Tuesday Trends: DSLR vs Mirrorless…Is The DSLR About To Go Extinct?

The “trend” we will be looking at today is the topic of the Digital SLR (DSLR) versus Mirrorless cameras and the prevailing thought that the DSLR may be going into extinction soon.

I read the same articles and watch the same videos as you guys do and I saw that this topic was trending on YouTube for a couple of weeks.

Funny thing, I had thought of doing an article about this some time back as part of my “Tuesday Trends” series but I hesitated to post the video because I thought people might not find it relevant. It’s actually a topic of debate that’s been going back for several years!

I’m guessing what might have reignited this debate was this article on Petapixel in which Ricoh marketing general manager Hikorki Sugahara decided to buck the trend and stated that “mirrorless is a newcomer” and seems to imply that because of this people are flocking to these new systems but he predicts that the same people will return to the Digital SLR in 1-2 years. It’s an interesting article of which you can read in full here:

Ricoh Thinks Mirrorless Shooters Will Switch Back to DSLRs in 1-2 Years

I have my own views on this which I will share with you here, but first let’s look at what each system is.

WHAT IS A DSLR?

As mentioned above, a DSLR is a “Digital Single Lens Reflex” camera. The word “reflex” basically means it has an optical system of mirror, ground glass, prism, and eyepiece to form an image.

WHAT IS A MIRRORLESS CAMERA?

A Mirrorless camera is just that. It does not make use of a mirror between the lens and sensor. There is no mirror to move up and down. Some models may use mirrors elsewhere such as for the viewfinder but the important thing for “mirrorless” cameras is that there is no mirror between the lens and sensor.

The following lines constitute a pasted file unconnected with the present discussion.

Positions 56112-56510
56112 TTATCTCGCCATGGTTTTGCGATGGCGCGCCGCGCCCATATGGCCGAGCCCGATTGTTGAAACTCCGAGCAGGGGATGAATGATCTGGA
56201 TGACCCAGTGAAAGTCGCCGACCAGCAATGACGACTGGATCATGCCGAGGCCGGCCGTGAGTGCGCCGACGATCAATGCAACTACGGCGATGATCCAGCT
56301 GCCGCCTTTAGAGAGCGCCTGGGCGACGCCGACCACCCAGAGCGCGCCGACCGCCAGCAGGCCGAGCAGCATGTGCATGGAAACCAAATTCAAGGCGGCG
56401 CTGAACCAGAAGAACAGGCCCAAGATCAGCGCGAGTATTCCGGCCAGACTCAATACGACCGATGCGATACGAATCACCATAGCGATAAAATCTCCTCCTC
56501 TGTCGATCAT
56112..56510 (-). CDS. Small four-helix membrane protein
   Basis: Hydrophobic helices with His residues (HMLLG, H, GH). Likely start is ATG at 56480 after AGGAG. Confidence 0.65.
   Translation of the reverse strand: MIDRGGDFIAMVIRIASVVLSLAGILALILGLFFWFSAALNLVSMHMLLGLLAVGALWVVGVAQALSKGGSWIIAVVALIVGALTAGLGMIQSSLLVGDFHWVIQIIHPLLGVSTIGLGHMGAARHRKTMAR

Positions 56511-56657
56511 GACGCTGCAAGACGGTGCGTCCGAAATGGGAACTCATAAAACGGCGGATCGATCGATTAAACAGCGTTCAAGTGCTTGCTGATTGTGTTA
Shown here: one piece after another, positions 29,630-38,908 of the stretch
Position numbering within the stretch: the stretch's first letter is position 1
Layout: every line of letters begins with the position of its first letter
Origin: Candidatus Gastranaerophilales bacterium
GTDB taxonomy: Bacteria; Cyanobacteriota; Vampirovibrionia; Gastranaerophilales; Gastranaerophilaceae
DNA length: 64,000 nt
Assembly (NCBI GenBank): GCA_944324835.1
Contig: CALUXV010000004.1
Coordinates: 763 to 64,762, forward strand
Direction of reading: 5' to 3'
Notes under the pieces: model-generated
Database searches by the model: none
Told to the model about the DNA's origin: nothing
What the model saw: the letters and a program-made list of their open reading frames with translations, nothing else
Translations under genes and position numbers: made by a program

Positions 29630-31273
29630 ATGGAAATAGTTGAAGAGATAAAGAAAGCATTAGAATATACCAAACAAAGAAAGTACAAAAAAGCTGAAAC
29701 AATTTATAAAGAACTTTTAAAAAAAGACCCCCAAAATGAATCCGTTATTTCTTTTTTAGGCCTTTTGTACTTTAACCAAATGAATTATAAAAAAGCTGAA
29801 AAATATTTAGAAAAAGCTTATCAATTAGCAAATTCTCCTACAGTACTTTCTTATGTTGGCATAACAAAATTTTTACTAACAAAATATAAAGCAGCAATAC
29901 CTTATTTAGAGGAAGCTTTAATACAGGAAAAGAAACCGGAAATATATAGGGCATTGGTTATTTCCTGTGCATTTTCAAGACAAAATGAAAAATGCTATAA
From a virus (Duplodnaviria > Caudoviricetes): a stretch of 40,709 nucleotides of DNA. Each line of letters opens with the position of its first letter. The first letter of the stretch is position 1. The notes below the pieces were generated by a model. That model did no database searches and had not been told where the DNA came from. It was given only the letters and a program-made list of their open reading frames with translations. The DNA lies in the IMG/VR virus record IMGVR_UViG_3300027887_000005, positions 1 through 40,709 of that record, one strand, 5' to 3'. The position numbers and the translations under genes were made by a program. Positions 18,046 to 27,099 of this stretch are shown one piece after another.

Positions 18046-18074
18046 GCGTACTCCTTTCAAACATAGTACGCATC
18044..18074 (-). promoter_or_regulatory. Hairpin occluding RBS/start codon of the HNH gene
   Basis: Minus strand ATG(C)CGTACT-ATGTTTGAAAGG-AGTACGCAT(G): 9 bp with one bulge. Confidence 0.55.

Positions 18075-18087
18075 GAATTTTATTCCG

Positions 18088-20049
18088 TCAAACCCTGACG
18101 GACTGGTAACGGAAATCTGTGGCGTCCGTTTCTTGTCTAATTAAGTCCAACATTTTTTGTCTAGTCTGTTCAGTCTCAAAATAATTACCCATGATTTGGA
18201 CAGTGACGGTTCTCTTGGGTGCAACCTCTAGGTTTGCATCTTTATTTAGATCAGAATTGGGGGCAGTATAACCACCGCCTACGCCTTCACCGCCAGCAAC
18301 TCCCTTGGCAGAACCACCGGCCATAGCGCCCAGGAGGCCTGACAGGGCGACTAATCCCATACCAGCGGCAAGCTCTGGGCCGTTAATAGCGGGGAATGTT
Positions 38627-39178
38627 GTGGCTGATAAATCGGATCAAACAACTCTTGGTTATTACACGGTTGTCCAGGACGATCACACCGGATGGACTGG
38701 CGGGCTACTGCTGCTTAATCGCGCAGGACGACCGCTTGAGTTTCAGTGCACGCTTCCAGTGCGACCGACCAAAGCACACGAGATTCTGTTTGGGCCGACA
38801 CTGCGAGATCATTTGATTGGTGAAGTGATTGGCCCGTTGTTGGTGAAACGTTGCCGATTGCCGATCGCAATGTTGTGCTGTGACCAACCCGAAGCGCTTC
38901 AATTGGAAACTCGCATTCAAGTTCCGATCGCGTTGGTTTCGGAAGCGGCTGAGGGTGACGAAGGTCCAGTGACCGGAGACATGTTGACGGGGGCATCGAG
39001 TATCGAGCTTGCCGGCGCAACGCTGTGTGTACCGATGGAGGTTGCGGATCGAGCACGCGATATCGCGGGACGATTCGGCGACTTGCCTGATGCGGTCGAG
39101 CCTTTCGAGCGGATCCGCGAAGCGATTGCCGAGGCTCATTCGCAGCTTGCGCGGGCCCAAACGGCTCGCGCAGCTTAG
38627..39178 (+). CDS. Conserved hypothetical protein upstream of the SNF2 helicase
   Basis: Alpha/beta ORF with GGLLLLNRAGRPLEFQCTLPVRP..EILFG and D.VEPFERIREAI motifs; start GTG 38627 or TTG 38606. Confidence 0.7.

The image is transferred electronically to the rear LCD. Higher end mirrorless cameras sometimes also have an EVF or electronic viewfinder.

YOUTUBE VIDEO

Here’s the accompanying video I made for this article. While the written article you are reading contains more information, the video makes up for it with raw grit and candid humor ๐Ÿ™‚

I didn’t want it to go on so long, but I guess I yak too much! Anyway, in this video I introduce some new “videography techniques” if you can call it that lol ๐Ÿ™‚

I will attempt to refine these production techniques in future videos. Remember folks, this is all for your entertainment!

DSLR PROS & CONS

The DSLR has been taking a beating recently by the “experts” and mirrorless proponents but still has a lot of things that make it highly desirable.

First off, it is the last link to actual film SLR cameras. Despite the “film vs digital” thing, a Digital SLR is in many ways an extension of the film SLR in the digital realm,

The most obvious link is the optical viewfinder. While DSLR’s may have sensors and other electronic elements, the good old optical viewfinder is built upon the same concept and engineering as your good old fashioned film cameras SLRS.

Before I start drifting off, let me just put the pros and cons into a more easy to follow numerical scheme:

DSLR PROS:

  1. Optical Viewfinder The view from a large, high quality optical viewfinder is still hard to beat, especially if focusing in daylight. “Ain’t nothing like the real thing baby!” as the song once said ๐Ÿ˜Š
  2. If the LCD ever fails, and sometimes it does, a DSLR with an optical viewfinder can still function for picture taking. A mirrorless camera with a broken EVF or LCD will be completely useless.
  3. Usually fast shot to shot times, less lag.